An 11-year-old Argentinian girl was forced to give birth to her rapist’s child via C-section after the government denied her an abortion for several weeks, igniting outrage across the country.
The girl, who advocates and reporters have referred to simply as “Lucía” in order to protect her identity, became pregnant after her grandmother’s 65-year-old partner raped her, according to local media. Almost immediately, she filed for a legal interruption of pregnancy (interrupción legal del embarazo) in Tucumán — a self-declared “pro-life province” in Argentina.
“I want this thing the old man put inside me taken out,” she told authorities, per BBC. (The alleged rapist has been arrested.)
But the girl quickly ran into complications with the government. Although her mother agreed with her wishes to terminate the pregnancy, there was confusion over who actually qualified as her legal guardian: She’d been placed in her grandmother’s care, but her grandmother was stripped of her status as guardian for co-habitating with the child’s rapist. And by the time authorities figured out what to do, Lucía was already 23 weeks pregnant.
On Tuesday, the Tucumán a las 7 reports that health authorities told the hospital director to carry out the “necessary procedures to attempt to save both [the child’s and the fetus’s] lives,” per a family judge’s decision. (The judge denies this order.) Out of concern for Lucía’s well-being, doctors decided that a C-section at 23 weeks pregnant was less risky than an abortion.
When Cecilia Ousset, one of the doctors who performed the C-section, first saw Lucía, she told the New York Times that she “almost became sick.”
“She wasn’t developed and was playing with toys and her mom,” Ousset said. And, as it turns out, the procedure posed a serious threat to the girl’s well-being. “The girl’s life was at risk,” Ousset continued, noting that the girl’s blood pressure rose to a dangerously high level in the operating room.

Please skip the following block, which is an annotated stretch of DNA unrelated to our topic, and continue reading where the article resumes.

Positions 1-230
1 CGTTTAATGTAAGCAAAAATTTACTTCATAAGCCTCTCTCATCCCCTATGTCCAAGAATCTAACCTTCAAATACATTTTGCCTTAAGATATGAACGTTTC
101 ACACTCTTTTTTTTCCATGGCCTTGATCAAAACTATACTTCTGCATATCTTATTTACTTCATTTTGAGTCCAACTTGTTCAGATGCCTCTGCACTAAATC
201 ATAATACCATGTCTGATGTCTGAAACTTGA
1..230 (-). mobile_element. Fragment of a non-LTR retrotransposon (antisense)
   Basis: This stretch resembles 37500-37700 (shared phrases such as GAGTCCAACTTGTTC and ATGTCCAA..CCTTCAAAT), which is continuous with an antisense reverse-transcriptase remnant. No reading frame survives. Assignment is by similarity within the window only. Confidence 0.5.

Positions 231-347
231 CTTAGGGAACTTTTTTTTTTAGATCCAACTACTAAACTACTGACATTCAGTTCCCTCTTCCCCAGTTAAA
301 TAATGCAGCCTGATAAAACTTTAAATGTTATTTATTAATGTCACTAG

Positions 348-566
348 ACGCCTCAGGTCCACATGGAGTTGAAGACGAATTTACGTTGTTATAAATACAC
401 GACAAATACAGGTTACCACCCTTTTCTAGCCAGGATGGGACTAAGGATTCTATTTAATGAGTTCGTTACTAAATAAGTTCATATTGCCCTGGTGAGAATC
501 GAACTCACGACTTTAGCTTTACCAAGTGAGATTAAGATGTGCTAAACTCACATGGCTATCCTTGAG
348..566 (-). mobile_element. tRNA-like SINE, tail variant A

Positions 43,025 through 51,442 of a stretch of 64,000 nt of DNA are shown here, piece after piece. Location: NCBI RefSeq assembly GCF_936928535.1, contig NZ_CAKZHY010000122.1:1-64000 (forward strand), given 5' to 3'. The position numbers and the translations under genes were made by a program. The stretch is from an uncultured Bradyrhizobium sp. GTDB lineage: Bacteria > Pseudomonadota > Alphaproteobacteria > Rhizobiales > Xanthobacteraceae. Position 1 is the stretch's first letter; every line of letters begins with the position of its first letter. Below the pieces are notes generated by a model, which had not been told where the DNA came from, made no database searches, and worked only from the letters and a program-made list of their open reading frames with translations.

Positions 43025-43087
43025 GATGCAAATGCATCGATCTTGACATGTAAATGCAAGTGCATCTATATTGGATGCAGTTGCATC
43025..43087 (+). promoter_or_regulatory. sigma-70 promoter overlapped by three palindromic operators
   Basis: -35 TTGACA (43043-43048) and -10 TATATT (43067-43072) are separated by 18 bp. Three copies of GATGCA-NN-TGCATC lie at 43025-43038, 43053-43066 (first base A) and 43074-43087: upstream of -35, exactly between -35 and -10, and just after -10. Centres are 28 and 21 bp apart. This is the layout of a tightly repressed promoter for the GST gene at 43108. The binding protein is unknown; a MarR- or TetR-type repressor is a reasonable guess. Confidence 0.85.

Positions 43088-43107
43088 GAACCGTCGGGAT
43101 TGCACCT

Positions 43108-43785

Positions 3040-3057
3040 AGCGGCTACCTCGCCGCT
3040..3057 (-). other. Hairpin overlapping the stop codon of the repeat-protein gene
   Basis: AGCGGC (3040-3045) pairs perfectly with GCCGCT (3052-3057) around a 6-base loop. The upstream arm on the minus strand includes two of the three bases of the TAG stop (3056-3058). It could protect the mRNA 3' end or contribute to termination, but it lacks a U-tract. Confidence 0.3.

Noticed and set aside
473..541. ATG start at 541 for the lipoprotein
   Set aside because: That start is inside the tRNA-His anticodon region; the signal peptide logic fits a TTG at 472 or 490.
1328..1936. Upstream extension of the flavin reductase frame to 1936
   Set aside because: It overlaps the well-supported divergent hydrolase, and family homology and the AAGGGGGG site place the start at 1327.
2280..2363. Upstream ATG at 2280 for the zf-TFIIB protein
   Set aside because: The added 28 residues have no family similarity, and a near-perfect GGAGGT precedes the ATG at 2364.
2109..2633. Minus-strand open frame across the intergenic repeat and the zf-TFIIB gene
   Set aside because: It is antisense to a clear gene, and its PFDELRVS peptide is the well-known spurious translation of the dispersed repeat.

These reports come nearly seven months after Argentina rejected what would’ve been a groundbreaking bill for the South American country: the legalization of abortion in the first 14 weeks of pregnancy. Less than a week after the vote, a 24-year-old mother of two died from septic shock after attempting to induce a miscarriage at home.
Though abortion is technically legal in cases of rape and lethal threat to the mother’s body, even women seeking legal abortions face often insurmountable barriers — namely, finding a doctor to perform the procedure. And, as in the case of the young girl, byzantine legal requirements around the procedure can make accessing care impossible as well.
Following the C-section, various human rights groups and people involved in the case slammed the Tucumán state health authorities over what they believe were “unjustified delays” and “violations of rights,” arguing that authorities had deliberately kept the child pregnant long enough that she would have to give birth.
According to a lawyer who is representing Lucía, hospital officials gave her drugs that quickened the development of the fetus, and allowed anti-abortion activists to visit her hospital room. Meanwhile, provincial authorities are accused of withholding from the family the “proper information” they needed to exercise their rights.
“I believe that [the governor of Tucumán] Juan Manzur, due to an electoral issue, prevented the legal interruption of the pregnancy and forced to the child to give birth,” Ousset told the Buenos Aires Times.
This post has been updated with additional details from the New York Times report.